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The Vedanta Sutras of Badarayana, Commentary by Sankara (SBE38), tr. by George Thibaut [1896] at

17. They (the prânas) are senses, on account of being so designated, with the exception of the best (the mukhya prâna).

We have treated of the mukhya prâna and the other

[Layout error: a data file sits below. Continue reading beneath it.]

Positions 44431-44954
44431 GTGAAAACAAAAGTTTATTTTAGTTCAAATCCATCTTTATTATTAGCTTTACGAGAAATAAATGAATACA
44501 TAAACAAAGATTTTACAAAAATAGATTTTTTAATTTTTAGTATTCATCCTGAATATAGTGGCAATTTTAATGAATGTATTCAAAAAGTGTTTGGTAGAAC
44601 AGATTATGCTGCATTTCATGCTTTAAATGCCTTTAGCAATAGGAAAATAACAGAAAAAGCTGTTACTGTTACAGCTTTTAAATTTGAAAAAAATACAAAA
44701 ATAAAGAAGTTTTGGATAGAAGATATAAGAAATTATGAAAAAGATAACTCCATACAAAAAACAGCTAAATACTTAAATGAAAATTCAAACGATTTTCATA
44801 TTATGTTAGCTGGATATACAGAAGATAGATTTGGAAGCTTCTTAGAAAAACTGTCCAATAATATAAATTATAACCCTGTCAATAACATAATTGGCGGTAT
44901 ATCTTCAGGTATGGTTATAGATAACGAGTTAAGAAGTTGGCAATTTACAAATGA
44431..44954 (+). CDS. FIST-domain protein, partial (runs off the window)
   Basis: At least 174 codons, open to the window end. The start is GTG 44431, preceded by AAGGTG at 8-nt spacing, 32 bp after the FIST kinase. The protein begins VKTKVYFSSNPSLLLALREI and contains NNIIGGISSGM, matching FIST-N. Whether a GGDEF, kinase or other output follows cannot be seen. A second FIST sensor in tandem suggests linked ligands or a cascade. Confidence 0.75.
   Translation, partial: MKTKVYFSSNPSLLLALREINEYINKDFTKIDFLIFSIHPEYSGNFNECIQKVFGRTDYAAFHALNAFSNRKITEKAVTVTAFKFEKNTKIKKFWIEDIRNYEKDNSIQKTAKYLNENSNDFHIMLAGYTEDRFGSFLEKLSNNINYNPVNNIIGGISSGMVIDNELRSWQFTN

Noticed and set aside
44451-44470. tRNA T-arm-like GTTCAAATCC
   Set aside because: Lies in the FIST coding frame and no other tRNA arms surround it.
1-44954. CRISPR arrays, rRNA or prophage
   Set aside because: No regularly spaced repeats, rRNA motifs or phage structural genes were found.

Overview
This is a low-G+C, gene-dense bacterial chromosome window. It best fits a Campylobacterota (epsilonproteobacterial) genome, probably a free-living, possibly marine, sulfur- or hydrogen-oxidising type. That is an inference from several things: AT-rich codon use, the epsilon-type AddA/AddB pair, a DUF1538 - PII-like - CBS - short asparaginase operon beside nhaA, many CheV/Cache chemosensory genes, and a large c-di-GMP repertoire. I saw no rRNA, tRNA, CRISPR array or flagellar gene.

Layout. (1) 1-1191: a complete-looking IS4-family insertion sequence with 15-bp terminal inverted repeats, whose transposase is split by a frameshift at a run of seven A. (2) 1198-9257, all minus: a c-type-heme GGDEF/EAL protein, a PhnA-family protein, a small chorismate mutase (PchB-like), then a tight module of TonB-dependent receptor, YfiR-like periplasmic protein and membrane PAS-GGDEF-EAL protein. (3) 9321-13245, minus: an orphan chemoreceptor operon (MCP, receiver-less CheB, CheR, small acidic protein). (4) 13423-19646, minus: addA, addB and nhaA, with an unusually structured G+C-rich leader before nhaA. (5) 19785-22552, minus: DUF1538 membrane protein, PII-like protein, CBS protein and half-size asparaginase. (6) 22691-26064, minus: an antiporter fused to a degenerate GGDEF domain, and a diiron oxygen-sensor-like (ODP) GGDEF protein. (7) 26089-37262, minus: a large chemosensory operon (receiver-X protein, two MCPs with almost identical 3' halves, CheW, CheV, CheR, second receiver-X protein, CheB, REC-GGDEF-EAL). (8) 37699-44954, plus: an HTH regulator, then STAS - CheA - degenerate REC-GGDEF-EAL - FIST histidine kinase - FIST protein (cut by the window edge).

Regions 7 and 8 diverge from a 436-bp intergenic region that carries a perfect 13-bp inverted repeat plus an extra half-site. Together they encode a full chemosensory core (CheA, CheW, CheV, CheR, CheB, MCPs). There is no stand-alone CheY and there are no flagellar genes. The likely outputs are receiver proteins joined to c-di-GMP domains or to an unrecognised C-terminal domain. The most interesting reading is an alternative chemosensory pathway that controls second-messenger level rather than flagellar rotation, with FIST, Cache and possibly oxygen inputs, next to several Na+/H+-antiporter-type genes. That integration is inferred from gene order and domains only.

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eleven prânas in due order.--Now there arises another doubt, viz. whether the other prânas are functions of the mukhya prâna or different beings.--The pûrvapakshin that they are mere functions, on account of scriptural statement. For scripture, after having spoken of the chief prâna and the other prânas in proximity, declares that those other prânas have their Self in the chief prâna, 'Well, let us all assume his form. Thereupon they all assumed his form' (Bri. Up. I, 5, 2l).--Their unity is moreover ascertained from the unity of the term applied to them, viz. prâna. Otherwise there either would result the objectionable circumstance of one word having different senses, or else the word would in some places have to be taken in its primary sense, in others in a derived sense. Hence, as prâna, apâna, &c. are the five functions of the one chief prâna, so the eleven prânas also which begin with speech are mere functions of the chief prâna.--To this we reply as follows. Speech and so on are beings different from the chief prâna, on account of the difference of designation.--Which is that difference of designation?--The eleven prânas remaining if we abstract from the best one, i.e. the chief prâna, are called the sense-organs (indriya), as we see them designated in Sruti, 'from him is born breath, mind, and all organs of sense' (Mu. Up. II, 1, 3). In this and other passages prâna and the sense-organs are mentioned separately.--But in that case the mind also would have to be excluded from the class of sense-organs, like the prâna; as we see that like the latter it is separately mentioned in the passage, 'The mind and all organs of sense.' True; but in Smriti eleven sense-organs are mentioned, and on that account the mind must, like the ear, and so on, be comprised in the sense-organs. That the prâna on the other hand is a sense-organ is known neither from Smriti nor Sruti.--Now this difference of designation is appropriate only if there is difference of being. If there were unity of being it would be contradictory that the prâna although one should sometimes be designated as sense--organ and sometimes not. Consequently the other prânas are different in being from the chief prâna.--For this conclusion the following Sûtra states an additional reason.

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